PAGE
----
One lesson in the 9/11 attacks eight years ago was the importance of police officers, firefighters and other first responders being able to communicate with one another. Many died because they did not get the call to evacuate from the World Trade Center towers that were about to collapse. To tackle this problem, the U.S. Department of Homeland Security will begin a pilot program this month to test multiband radios designed to let responders communicate across a number of different radio frequencies. Meanwhile a long-touted nationwide public safety broadband network, made possible by the freeing of broadcast spectrum in the country’s switch to digital television this past June, continues to stagnate.

The radios of public safety agencies currently operate on separate, discrete frequencies, making it impossible for a firefighter, for example, to communicate with a police officer. “There’s no single band with enough room for all of the public responders,” says David Boyd, director of command, control and interoperability in the Homeland Security’s Science and Technology Directorate. As a result, public safety agencies have been forced to spread their signals throughout the four different frequency bands available to them—namely, at megahertz frequencies of 150, 400, 700 and 800.

Several manufacturers are developing multiband radios, but currently only a version made by Thales Communications in Clarksburg, Md., meets criteria set by Homeland Security—that is, the device is roughly the same size and weight as the radios that police and other responders carry today, and it costs no more than $5,000, similar to the high-end single-band radios now on the market, Boyd says. (They must also work with an auxiliary power pack that can be charged by a battery.)

This summer the security personnel of several organizations—including Amtrak along its Northeast Corridor, the Metro Area Transit Authority in Washington, D.C., the 2010 U.S. Olympic Security Planning Committee and 11 others—began using the Thales radio as part of Homeland Security’s program. Each agency will evaluate the radio in the field through pilot tests lasting at least 30 days, with the government publishing the results early next year, Boyd says. This test is actually the last of a three-phase program to determine the radio’s viability; it already passed a lab test and a nonemergency demonstration on May 2 at the Kentucky Derby.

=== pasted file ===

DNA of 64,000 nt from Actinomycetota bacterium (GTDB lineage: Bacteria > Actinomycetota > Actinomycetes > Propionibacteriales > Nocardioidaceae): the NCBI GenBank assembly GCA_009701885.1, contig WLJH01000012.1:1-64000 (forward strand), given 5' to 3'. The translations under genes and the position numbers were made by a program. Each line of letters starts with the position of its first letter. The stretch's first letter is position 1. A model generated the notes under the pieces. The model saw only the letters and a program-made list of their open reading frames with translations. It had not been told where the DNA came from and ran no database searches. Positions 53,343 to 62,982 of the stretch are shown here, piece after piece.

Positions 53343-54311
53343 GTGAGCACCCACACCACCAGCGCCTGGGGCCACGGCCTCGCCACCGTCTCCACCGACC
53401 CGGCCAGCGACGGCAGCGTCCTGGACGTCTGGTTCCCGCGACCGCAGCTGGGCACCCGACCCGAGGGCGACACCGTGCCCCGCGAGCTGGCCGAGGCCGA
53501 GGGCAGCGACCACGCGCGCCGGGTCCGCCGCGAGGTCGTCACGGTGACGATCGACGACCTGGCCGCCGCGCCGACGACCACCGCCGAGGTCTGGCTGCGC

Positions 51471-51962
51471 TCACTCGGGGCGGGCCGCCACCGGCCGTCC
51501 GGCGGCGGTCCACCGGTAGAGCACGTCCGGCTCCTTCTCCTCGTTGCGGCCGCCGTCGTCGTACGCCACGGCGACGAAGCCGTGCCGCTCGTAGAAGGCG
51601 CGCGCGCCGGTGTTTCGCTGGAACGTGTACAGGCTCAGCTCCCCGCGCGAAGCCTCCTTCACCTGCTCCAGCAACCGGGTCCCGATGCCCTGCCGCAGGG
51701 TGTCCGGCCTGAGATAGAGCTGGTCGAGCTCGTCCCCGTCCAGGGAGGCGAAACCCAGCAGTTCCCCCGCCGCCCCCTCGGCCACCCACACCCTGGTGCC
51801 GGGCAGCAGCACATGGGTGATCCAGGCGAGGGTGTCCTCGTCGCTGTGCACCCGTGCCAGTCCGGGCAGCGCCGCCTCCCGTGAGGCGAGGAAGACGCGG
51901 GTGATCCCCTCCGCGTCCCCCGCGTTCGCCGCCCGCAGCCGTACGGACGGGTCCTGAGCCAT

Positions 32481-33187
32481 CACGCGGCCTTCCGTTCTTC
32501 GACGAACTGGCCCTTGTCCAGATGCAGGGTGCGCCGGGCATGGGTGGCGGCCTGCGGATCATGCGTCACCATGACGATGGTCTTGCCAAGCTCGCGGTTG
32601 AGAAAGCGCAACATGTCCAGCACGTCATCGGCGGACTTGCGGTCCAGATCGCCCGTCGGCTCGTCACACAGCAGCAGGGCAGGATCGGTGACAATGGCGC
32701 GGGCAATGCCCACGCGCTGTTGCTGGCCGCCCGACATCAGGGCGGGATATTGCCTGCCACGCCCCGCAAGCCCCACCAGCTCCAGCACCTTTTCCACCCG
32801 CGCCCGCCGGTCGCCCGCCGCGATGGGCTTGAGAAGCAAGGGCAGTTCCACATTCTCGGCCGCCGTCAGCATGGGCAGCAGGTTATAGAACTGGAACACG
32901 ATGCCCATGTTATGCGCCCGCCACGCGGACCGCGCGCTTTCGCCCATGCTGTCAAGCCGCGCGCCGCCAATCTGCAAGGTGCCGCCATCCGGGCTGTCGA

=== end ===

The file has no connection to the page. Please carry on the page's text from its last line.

Although the radio voice-communication part of the public safety efforts is proceeding, first responders will not have an emergency broadband data network anytime soon. The 700-megahertz band (actually covering 698 to 806 megahertz), freed up from the switch to digital TV, has space designated by the Federal Communications Commission for data. Called the D block, it will be used for a national wireless public safety broadband network to enable local, state and federal emergency responders to send text messages and large amounts of data, such as digital images and streaming video. “Public safety doesn’t currently have this broadband ability,” Boyd remarks.

But the move to make use of the D block has hit some snags. Because establishing a nationwide network on it would be costly, the government wants a public-private partnership to develop the block. The proposed wireless broadband network would be built and used by both public-sector emergency responders and private-sector businesses, which would also be able to license part of the network for commercial purposes.

Although the FCC succeeded in selling the right to use the old television spectrum in an auction last year (it raked in $20 billion, twice as much as it expected), it ultimately refused to sell a D block license because it had not been offered enough money by any of D block’s suitors, Boyd says. Harlin McEwen, chair of the Public Safety Spectrum Trust (PSST) Corporation—formed in 2007 by the FCC to work with industry to develop the national wireless public safety broadband network—gave a more pointed reason: the companies bidding for the space wanted priority access to the D block space over first responders, even in times of emergency.

Without a proper suitor and with a new FCC chair, Julius Genachowski, confirmed only in late June, McEwen says the FCC has delayed bidding for the D block indefinitely. He plans to meet with Genachowski to discuss the agency officials’ options for the D block. “They can schedule another D block auction with the rule that the winner has to work with the PSST,” McEwen says. “Or they can auction the block without restriction, which they are unlikely to do.”

Although broadband data access is important during emergencies, some experts do not think that the delays in its implementation will seriously undermine public safety. Voice communication will continue to be the most important lifeline among responders, Boyd states, which is why the Homeland Security’s upcoming multiband pilot program is so important. “Data are not going to replace voice as the fundamental emergency communication, because voice is interactive in a way that text will never be,” he notes as an example. “In environments where you have to use your eyes and hands for other things, you have to be able to talk.”

Note: This article was originally printed with the title, "Radio for Responders."